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Taxco

History

Taxco was called Tlachco (Ball-Playing Place) by the Aztecs, who dominated the region from 1440 until the Spanish arrived. The colonial city was founded by Rodrigo de Castañeda in 1529, with a mandate from Hernán Cortés. Among the town’s first Spanish residents were three miners – Juan de Cabra, Juan Salcedo and Diego de Nava – and the carpenter Pedro Muriel. In 1531, they established the first Spanish mine in North America.

The Spaniards came searching for tin, which they found in small quantities, but by 1534 they had discovered tremendous lodes of silver. That year the Hacienda El Chorrillo was built, complete with water wheel, smelter and aqueduct – the remains of which form the old arches (Los Arcos) over Hwy 95 at the north end of town.

The prospectors quickly depleted the first silver veins and fled Taxco. Further quantities of ore were not discovered until 1743. Don José de la Borda, who had arrived in 1716 from France at the age of 16 to work with his miner brother, accidentally unearthed one of the region’s richest veins. According to legend, Borda was riding near where the Templo de Santa Prisca now stands, when his horse stumbled, dislodged a stone and exposed the precious metal.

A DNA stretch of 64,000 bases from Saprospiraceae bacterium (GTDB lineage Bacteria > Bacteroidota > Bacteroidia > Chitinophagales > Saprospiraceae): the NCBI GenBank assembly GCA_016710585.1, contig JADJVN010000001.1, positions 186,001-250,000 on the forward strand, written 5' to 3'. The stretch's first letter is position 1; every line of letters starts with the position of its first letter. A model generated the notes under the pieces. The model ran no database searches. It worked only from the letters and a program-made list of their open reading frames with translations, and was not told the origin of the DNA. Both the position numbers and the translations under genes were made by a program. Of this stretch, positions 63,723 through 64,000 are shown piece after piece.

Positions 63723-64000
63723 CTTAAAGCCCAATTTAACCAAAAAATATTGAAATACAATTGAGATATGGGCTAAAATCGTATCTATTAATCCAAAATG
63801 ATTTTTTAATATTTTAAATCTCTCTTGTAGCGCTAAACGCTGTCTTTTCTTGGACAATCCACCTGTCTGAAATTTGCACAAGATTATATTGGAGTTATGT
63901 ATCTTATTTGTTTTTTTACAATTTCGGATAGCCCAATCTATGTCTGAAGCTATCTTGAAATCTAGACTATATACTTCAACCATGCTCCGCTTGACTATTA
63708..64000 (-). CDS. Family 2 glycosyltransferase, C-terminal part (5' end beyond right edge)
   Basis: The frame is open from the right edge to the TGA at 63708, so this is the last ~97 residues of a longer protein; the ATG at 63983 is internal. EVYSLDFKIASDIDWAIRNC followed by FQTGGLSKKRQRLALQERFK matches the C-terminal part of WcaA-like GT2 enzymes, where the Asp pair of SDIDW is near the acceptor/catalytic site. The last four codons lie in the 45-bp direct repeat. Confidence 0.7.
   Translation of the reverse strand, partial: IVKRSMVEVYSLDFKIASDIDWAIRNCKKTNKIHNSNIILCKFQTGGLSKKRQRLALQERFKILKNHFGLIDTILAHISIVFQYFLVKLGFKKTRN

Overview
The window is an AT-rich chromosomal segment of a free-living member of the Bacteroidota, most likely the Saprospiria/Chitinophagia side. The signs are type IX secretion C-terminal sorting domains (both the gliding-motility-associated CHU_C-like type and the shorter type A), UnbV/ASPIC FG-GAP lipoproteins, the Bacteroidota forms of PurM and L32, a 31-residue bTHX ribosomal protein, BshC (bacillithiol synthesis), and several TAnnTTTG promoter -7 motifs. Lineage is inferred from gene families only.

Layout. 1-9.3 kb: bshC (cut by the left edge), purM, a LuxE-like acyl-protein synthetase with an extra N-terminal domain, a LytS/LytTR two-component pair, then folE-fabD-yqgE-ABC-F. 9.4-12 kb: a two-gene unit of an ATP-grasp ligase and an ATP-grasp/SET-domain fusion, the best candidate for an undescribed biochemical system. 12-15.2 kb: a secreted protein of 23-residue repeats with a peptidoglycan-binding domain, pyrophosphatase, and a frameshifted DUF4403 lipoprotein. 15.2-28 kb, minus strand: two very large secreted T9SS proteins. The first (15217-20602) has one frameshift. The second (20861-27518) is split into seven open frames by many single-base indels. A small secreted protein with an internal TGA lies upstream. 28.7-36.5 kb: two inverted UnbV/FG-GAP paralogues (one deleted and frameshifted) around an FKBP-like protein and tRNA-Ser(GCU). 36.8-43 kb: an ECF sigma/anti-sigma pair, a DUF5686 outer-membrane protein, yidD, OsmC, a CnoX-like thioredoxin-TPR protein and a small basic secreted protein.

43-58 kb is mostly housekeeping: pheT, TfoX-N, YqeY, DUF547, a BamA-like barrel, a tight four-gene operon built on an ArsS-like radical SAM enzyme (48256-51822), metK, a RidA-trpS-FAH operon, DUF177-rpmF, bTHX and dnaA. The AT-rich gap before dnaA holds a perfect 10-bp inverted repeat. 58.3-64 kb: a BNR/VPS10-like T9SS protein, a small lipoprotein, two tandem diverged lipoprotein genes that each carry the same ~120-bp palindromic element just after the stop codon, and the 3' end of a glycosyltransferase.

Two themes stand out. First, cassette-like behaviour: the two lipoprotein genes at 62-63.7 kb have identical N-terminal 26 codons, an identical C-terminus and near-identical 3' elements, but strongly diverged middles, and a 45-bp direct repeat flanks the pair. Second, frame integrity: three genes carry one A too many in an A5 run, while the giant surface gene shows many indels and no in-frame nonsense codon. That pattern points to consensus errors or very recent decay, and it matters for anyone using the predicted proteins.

Borda went on to make three fortunes and lose two. He introduced new techniques of draining and repairing mines, and he reportedly treated his indigenous workers better than most colonial mines. The Templo de Santa Prisca was the devout Borda’s gift to Taxco. His success attracted more prospectors, and new silver veins were found and played out. With most of the silver gone, Taxco became a quiet town with a dwindling population and economy.

In 1929, an American architect and professor named William (Guillermo) Spratling arrived and, at the suggestion of then US ambassador Dwight Morrow, set up a silver workshop as a way to rejuvenate the town. (Another version has it that Spratling was writing a book and resorted to the silver business because his publisher went bust. A third has it that Spratling had a notion to create jewelry that synthesized pre-Hispanic motifs with art deco modernism.) The workshop evolved into a factory, and Spratling’s apprentices began establishing their own shops. Today, Taxco is home to hundreds of silver shops, many producing for export.